Scolari et al. (2008) also found that individual differences in subjects’ performance in the cross-category change detection tasks were correlated to their performance in their simple color-change detection task. This suggests that performance on these tasks produces a more pure estimate of working memory capacity than does performance on within-category tasks. Additionally, the cross-category individual differences were not correlated to the within-category individual differences, indicating that being able to hold a certain number of objects in working memory and being able to store details about those objects are distinct abilities, drawing on different resources.

Two Additional Voices

Two other articles are worth briefly describing to flesh out this conversation. The first of these is Alvarez and Cavanagh’s 2004, “The capacity of visual short-term memory is set both by visual information load and by number of objects.” This article was in part a reply to Luck and Vogel (1997) and set the stage for Curby and Gauthier’s error: Alvarez and Cavanagh measured what they thought was the complexity of the objects they used in their change-detection tasks and found that visual working memory capacity was limited by the complexity, and not just the number, of the objects therein.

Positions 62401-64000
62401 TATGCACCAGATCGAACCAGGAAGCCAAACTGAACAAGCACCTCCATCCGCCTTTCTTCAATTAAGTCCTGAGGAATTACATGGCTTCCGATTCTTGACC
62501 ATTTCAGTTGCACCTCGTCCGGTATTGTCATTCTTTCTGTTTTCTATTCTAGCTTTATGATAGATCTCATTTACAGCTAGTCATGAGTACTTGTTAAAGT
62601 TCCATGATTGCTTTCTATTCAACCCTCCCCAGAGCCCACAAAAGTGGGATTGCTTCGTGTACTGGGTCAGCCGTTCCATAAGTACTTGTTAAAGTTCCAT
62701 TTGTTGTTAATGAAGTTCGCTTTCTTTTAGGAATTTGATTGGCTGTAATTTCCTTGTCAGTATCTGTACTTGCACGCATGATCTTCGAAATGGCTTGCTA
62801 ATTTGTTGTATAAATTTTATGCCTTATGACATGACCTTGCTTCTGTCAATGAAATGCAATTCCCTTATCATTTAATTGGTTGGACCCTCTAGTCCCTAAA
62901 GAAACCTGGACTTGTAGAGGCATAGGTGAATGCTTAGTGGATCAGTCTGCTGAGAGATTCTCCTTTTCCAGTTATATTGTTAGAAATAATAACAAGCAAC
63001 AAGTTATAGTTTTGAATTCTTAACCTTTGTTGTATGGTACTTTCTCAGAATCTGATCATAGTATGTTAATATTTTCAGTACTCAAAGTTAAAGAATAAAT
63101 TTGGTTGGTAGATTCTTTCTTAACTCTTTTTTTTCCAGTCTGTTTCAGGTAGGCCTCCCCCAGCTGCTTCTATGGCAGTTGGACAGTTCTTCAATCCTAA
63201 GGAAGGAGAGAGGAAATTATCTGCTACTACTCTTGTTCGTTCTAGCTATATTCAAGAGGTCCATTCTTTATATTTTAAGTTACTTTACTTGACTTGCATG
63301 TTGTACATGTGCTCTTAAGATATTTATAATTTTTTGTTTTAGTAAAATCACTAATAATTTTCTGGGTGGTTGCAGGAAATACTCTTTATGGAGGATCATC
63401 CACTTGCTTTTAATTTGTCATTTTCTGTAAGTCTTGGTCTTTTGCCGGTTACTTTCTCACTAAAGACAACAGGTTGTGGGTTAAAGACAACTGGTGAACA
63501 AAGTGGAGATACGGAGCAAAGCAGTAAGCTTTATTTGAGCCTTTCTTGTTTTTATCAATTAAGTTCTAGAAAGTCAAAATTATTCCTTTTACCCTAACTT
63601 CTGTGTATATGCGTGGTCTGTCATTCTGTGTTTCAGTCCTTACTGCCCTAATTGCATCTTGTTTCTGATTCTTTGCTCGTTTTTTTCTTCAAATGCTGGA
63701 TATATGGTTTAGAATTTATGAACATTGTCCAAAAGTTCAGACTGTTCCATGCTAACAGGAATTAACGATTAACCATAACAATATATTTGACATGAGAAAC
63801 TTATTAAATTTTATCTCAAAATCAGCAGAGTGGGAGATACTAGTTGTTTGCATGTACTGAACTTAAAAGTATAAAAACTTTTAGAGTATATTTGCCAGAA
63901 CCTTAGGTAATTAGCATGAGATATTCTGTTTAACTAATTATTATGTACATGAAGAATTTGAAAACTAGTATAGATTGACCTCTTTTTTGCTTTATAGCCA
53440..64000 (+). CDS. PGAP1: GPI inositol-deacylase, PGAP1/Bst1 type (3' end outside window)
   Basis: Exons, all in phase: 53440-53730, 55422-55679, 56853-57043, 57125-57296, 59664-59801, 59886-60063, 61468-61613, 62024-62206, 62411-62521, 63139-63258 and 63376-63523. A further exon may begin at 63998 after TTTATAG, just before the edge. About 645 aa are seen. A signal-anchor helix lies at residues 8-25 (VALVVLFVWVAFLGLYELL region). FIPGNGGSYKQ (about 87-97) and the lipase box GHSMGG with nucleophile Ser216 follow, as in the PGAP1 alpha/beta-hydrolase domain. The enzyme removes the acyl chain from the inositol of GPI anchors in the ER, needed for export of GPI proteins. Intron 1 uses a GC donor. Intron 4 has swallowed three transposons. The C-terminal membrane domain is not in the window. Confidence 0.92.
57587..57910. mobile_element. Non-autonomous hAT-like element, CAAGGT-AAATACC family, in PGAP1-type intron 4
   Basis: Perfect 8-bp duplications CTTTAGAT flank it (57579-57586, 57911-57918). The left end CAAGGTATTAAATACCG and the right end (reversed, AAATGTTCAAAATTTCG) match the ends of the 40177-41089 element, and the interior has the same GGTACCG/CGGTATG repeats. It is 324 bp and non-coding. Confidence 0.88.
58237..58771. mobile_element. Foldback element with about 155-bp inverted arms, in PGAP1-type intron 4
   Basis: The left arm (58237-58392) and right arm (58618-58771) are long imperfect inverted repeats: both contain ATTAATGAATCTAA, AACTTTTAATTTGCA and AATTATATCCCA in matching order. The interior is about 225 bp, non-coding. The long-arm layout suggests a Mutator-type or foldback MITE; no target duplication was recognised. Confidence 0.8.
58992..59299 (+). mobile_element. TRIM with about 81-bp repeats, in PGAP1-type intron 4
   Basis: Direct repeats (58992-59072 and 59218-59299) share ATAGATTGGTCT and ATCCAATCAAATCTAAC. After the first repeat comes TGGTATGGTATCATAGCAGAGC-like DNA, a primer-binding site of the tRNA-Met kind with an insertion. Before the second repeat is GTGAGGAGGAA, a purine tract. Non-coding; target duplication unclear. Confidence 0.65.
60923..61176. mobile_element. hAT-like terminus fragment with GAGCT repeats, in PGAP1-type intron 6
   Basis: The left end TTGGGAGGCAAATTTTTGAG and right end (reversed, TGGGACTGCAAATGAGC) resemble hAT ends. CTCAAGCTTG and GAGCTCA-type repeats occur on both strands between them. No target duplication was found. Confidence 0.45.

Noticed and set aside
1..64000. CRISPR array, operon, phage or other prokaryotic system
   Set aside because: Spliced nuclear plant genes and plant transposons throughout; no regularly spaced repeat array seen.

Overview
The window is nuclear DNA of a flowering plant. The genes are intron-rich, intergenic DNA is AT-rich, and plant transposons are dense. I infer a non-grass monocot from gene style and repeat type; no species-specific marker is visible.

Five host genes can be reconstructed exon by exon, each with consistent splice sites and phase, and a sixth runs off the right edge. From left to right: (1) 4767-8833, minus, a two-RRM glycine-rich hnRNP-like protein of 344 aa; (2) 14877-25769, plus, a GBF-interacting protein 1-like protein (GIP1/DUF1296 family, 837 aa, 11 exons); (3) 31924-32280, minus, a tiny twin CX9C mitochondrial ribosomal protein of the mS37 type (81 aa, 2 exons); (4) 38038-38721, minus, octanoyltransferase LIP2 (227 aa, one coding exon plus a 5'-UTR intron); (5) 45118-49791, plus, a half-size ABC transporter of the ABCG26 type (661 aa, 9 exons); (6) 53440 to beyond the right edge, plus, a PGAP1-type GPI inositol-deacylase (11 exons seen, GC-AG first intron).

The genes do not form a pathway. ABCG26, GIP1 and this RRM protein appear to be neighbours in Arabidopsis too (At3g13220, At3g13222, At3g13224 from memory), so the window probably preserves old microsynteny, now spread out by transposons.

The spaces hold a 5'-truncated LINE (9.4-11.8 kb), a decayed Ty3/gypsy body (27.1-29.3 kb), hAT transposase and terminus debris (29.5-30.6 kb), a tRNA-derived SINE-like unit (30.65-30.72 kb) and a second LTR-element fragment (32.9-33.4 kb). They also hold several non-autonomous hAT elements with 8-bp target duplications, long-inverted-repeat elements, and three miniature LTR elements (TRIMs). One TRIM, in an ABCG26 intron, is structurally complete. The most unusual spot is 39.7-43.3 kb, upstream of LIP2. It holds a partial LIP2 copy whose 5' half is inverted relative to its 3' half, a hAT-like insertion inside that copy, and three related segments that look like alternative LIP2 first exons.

The problem was that their operational definition of “complexity,” which was based on visual search rate, was confounded with similarity. That is, Alvarez and Cavanagh (2004) judged categories of objects more complex because they were more difficult to tell apart. This was pointed out by Awh, Barton, and Vogel (2007) in “Visual working memory represents a fixed number of items regardless of complexity.” Setting the stage for Scolari et al. (2008), Awh et al. (2007) showed that it was actually comparison errors, caused by object similarity, and notobject complexity that were producing the lower estimates for visual working memory capacity.